Fox--a limited network whose limits are ever widening--is using the summer in part to poke its nose into Wednesday nights. But the two short-run series it introduces tonight (on Channels 11 and 6) vividly illustrate the difference between first-run and original.
The series are "Glory Days" (at 8 p.m.), a drama, and "Molloy" (at 9 p.m.), a half-hour comedy. New they are; original they aren't.
A rite-of-passage story from "21 Jump Street" producer Patrick Hasburgh, "Glory Days" follows four boyhood friends on their very different paths after high school.
There's sensitive Walker (Brad Pitt), the jock, who drops out of college after two weeks, gets a job as a newspaper reporter, and suffers. There's Dave (Spike Alexander), the rookie cop, who kills someone in the line of duty tonight, and suffers. There's Dominic (Evan Mirand), the college plebe. There's dopey T-Bone (Nicholas Kallsen), who is anchored to such thudding lines as, "Women are like pizza. The older they get, the easier they are to pick up."
This time, you suffer.
None of these characters is particularly interesting or believable. Nor is the porous opening script, which raises moral and ethical questions only to leave them hanging. After poking fun at Dave's ineptness and then putting him in a life-or-death situation, for example, the story seems to casually dismiss the possibility that, at 18, he doesn't have the maturity to be a cop on the street.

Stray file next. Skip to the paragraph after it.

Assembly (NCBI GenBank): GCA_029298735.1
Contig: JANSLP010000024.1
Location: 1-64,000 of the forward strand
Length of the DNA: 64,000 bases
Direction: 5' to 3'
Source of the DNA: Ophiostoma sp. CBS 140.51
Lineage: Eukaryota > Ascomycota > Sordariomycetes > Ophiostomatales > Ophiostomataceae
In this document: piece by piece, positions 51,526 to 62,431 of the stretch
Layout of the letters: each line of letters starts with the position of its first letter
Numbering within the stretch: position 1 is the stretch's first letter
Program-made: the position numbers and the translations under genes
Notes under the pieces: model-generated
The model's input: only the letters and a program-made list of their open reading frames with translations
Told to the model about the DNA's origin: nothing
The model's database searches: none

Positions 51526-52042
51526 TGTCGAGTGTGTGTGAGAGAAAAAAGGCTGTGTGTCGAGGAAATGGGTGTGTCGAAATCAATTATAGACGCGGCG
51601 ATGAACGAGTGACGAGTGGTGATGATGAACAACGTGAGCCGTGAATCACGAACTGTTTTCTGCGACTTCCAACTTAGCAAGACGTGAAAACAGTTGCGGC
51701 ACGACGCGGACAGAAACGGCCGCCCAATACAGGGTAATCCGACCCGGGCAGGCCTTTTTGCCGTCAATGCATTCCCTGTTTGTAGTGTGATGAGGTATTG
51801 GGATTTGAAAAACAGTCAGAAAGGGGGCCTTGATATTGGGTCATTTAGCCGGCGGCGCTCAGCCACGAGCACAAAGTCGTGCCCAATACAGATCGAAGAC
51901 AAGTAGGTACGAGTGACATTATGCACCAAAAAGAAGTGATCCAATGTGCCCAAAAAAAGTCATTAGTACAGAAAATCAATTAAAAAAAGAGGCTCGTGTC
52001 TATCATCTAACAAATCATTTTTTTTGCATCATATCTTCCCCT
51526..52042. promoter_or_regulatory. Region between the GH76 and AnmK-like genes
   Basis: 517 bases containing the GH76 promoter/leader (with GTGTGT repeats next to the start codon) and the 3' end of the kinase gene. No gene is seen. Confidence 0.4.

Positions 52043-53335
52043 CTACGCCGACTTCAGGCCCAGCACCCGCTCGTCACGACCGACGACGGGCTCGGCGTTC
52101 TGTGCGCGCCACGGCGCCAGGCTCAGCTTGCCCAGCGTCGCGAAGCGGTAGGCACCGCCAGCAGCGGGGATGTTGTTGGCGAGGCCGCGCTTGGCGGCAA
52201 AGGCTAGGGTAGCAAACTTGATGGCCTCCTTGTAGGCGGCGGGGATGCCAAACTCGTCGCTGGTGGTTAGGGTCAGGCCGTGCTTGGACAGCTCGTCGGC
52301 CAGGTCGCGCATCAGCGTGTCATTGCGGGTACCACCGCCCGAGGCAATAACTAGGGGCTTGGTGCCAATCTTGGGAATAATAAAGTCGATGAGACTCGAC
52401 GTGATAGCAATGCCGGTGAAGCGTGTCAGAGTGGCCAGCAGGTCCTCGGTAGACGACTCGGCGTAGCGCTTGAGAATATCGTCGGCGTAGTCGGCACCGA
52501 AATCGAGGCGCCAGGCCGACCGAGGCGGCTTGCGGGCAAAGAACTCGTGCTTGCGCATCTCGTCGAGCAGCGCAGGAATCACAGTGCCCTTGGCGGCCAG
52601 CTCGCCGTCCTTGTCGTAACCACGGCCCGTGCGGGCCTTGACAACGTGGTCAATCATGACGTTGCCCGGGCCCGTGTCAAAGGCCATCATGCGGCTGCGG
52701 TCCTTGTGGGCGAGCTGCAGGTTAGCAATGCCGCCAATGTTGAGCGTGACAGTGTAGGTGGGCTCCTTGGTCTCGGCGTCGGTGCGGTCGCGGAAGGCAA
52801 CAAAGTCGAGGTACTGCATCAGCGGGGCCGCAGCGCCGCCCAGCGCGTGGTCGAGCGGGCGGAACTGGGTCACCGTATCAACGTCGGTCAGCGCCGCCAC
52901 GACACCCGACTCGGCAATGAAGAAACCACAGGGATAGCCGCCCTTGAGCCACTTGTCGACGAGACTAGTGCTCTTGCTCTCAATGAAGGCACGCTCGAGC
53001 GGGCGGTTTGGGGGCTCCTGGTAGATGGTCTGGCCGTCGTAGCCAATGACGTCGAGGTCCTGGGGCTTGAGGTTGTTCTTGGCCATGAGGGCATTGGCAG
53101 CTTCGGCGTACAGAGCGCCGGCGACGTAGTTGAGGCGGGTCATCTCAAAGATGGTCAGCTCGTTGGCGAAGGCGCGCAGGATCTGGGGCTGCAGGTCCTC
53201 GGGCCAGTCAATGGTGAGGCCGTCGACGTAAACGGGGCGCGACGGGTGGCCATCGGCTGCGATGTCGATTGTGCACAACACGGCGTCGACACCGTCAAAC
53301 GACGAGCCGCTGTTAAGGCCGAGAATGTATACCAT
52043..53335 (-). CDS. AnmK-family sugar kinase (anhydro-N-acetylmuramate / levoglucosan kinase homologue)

The newspaper where Walker gets a job is simply preposterous. So is a scene in which 18-year-old Walker, the cub reporter, barges in on Dave's internal-affairs hearing and begins lecturing the assembled cops, who listen attentively.
At one point Walker's unscrupulous editor tells him: "Sometimes you have to bend the truth . . . just enough to sell a newspaper." That seems to be the philosophy guiding "Glory Days."
Meanwhile, there's not much wit guiding "Molloy." Thirteen-year-old Molloy Martin (Mayim Bialik) is a spritz of sanity in an upper-class sewer of shallow status seekers, forced by the death of her mother to live in the Beverly Hills household of her father, whose trendy second wife has two kids of her own.
Energized by Bialik, Molloy's a cute little kid whose best moments occur while working on a public-TV kids' show. On the home front, however, she sinks into a family cesspool of bikini-waxing, Mercedes-lusting, self-centered caricatures, none more overcooked or overwritten than her 16-year-old stepsister, Courtney (Jennifer Aniston).
Tonight, Molloy's self-pitying father (Kevin Scannell) and vain stepmother (Pamela Brull) forget her birthday, leading to the inevitable Sitcom Tender Moment. One-two-three: Awwwwwww.
Next week's episode is worse, beginning with the 10-year-old stepbrother (Luke Edwards) accidentally starving his pet turtle to death, the seventh pet that he's killed. Well, that's Beverly Hills for you.